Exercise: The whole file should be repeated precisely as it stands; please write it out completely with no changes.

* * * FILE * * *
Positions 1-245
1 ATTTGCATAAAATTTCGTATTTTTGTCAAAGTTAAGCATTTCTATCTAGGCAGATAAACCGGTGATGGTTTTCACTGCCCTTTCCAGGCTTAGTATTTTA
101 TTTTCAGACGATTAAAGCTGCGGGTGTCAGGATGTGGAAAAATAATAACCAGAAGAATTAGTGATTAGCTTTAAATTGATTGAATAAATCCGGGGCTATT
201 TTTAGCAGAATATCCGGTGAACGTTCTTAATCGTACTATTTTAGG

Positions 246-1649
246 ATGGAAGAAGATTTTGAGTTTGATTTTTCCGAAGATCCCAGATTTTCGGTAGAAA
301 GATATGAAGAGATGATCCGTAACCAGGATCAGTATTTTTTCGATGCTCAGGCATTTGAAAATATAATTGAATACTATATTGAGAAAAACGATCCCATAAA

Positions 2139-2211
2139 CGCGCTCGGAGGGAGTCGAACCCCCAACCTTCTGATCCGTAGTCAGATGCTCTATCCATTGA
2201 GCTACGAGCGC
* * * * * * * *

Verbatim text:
Positions 1-245
1 ATTTGCATAAAATTTCGTATTTTTGTCAAAGTTAAGCATTTCTATCTAGGCAGATAAACCGGTGATGGTTTTCACTGCCCTTTCCAGGCTTAGTATTTTA
101 TTTTCAGACGATTAAAGCTGCGGGTGTCAGGATGTGGAAAAATAATAACCAGAAGAATTAGTGATTAGCTTTAAATTGATTGAATAAATCCGGGGCTATT
201 TTTAGCAGAATATCCGGTGAACGTTCTTAATCGTACTATTTTAGG

Positions 246-1649
246 ATGGAAGAAGATTTTGAGTTTGATTTTTCCGAAGATCCCAGATTTTCGGTAGAAA
301 GATATGAAGAGATGATCCGTAACCAGGATCAGTATTTTTTCGATGCTCAGGCATTTGAAAATATAATTGAATACTATATTGAGAAAAACGATCCCATAAA

Positions 2139-2211
2139 CGCGCTCGGAGGGAGTCGAACCCCCAACCTTCTGATCCGTAGTCAGATGCTCTATCCATTGA
2201 GCTACGAGCGC